We should expect our preacher to communicate to himself and to us the diagnosis that God makes upon our condition and the corrective action that God prescribes. We don’t need or want the preacher to interfere with this process by filtering out the inconvenient or disturbing bits.
While the angry, “I guess I showed them” type of response may be gratifying in the moment, it doesn’t help in the long run. Such a response brings division which grieves the Lord who died to bring unity.
As I sit and reflect on the value of a day dedicated to giving thanks many thoughts come to mind.
I sometimes wonder how Christians would be viewed if every interaction would be restrained by these three goals. I would think that fewer people would think the church to be a bunch of judgmental hypocrites if these were followed.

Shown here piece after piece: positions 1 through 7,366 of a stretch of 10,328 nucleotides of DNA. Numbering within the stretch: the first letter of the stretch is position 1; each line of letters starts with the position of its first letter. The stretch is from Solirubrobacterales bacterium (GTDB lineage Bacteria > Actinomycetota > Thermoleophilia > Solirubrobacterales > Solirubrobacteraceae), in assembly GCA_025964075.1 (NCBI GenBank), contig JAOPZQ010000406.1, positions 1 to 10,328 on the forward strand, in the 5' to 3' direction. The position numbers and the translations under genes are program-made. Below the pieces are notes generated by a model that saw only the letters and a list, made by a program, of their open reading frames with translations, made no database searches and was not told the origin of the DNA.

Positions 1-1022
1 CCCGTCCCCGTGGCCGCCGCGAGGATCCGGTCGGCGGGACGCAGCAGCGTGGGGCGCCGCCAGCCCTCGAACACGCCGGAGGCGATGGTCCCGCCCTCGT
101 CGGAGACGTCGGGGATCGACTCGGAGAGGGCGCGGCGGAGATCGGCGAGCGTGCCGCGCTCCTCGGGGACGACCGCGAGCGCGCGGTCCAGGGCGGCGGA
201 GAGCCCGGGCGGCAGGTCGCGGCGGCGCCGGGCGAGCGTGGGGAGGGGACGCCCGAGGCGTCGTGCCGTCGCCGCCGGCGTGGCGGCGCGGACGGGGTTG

Rather than fueling the divide between people, Christians should be at the forefront of those who are trying to bring peace and reconciliation. Listening before sharing opinions, would be a good start toward bringing this about.
I want to offer some clarification about my previous post. My intent was not to criticize my friends for being upset about what was said in the sermon. There was nothing inherently wrong with feeling uncomfortable about a choice of words used in the pulpit.
The bottom line is that I need a prophetic voice in my life. So, I guess I’m OK with my pastor making me feel uncomfortable. Perhaps in this I am in a minority.
But this is exactly what we celebrate at Easter. Jesus came back from being dead and caused a stir in Jerusalem one Sunday morning. This event should cause us to ask all sorts of questions if we are really connecting with what happened.